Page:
The powerful Ways & Means Committee of the U.S. House of Representatives today advanced a bill that would repeal the medical device tax enacted as part of Obamacare.
The 2.3% levy on U.S. sales of prescribed medical devices was enacted as part of the Affordable Care Act and went into effect at the beginning of 2013. It’s forecast to raise between $20 billion and $30 billion over 10 years.
The “Protect Medical Innovation Act of 2015,” or H.R. 160, sponsored by longtime medical device industry champion Rep. Erik Paulsen (R-Minn.), is 1 of several bills that would do away with the tax.
The House Ways & Means Committee today voted sharply along partisan lines, with 25 Republicans and a lone Democrat (Rep. Ron Kind (D-Wis.) voting to pass the bill and an amendment from chairman Rep. Paul Ryan (R-Wis.) that would put the repeal into effect beginning the quarter after its passage into law.
"There’s an iron law in economics, that when you tax something more you get less of it. So we’ve really got our wires crossed here. We want more medical devices, and what we want is less of the bureaucratic meddling we have these days," Paul said at the hearing.
Democrats said they’d get behind a bill containing a so-called "pay-for" replacing the revenues lost to repeal.
"If you come up with an appropriate pay-for, I’m in," said Rep. Richard Neal (D-Mass.).
"This legislation would add $26 billion to the deficit," added Rep. Bill Pascrell Jr. (D-N.J.). "The device industry wants it both ways. They want the new business the ACA has created for them, and since the law was passed they’ve been lobbying to repeal it."
Some of those lobbying groups were quick to praise the House vote today.
"MDMA warned in 2009 that a medical device excise tax would thwart innovation and patient care, and sadly, these predictions have come true. Fortunately, there continues to be growing bipartisan support in Congress to repeal this onerous policy, which would allow medical technology innovators to invest more resources in the cures and therapies of tomorrow while creating new high-tech manufacturing jobs," Mark Leahey, president & CEO of the Medical Device Manufacturers Assn., said in prepared remarks. "MDMA remains dedicated to working with Congress and the diverse coalition of stakeholders to get repeal of the device tax across the finish line once and for all, and today’s vote is an important step on this journey."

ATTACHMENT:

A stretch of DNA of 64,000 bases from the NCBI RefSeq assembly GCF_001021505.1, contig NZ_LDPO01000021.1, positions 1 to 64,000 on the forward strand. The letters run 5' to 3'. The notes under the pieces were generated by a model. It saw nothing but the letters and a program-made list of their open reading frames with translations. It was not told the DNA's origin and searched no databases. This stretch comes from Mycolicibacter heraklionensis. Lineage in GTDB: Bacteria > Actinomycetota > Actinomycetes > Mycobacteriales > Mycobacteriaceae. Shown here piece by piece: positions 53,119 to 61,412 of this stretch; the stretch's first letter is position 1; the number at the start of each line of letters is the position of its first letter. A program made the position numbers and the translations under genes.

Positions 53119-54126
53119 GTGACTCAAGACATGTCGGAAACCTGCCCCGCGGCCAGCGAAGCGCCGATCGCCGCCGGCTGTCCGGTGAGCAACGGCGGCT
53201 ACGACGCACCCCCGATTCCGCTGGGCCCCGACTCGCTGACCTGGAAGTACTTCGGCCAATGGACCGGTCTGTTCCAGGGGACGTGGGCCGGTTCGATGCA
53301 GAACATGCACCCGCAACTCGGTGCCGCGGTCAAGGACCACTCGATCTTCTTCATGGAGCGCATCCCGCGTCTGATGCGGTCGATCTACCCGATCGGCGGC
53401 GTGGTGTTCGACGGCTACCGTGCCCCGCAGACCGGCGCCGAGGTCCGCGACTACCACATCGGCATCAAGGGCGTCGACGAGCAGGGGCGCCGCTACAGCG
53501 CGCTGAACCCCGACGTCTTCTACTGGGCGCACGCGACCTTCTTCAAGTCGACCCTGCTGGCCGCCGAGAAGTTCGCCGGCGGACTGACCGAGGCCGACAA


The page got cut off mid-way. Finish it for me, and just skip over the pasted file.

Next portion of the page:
"Today’s mark-up represents a key milestone in the repeal of a tax that has already had a detrimental effect on medical progress. American patients are depending on the next generation of breakthrough technologies to become a reality. With an aging population and chronic disease growing at ever-faster rates, now is the time for more – not less – resources to advance cures and treatments to help people live healthier, more independent lives," said AdvaMed president & CEO Stephen Ubl. "There is strong bipartisan support in both chambers of Congress to repeal this anti-patient, anti-innovation tax. We look forward to the full House taking up repeal legislation in the near future, and we urge the Senate to follow suit."
There are several bills afoot in both the Senate and House that would do away with the tax, in addition to Paulsen’s bill, which has 281 co-sponsors including 40 Democrats. Sen. Orrin Hatch (R-Utah) is the sponsor of the Senate’s companion bill for repealing the medical device tax, S. 149 or the “Medical Device Access & Innovation Protection Act.” The measure has 36 co-sponsors, including 5 Democrats.
A pair of Democrat-led bills would also repeal the tax, but unlike the Hatch and Paulsen measures would replace the lost revenue by closing tax loopholes for the energy industry. A bill by Sen. Ed Markey (D-Mass.), S. 844 or the “No Taxation on Device Innovation Act,” has no co-sponsors. Its counterpart in the House, H.R. 1533 or the “Medical Device Tax Elimination Act” sponsored by Rep. Alma Adams (D-N.C.), ahs 4 co-sponsors, all Democrats.
Repealing the tax also came up in a U.S. Senate subcommittee meeting in April, when the Senate Finance Committee’s healthcare panel, led by Sen. Patrick Toomey (R-Pa.) and ranking member Sen. Debbie Stabenow (D-Mich.), convened the hearing to consider the impact of the medical device tax.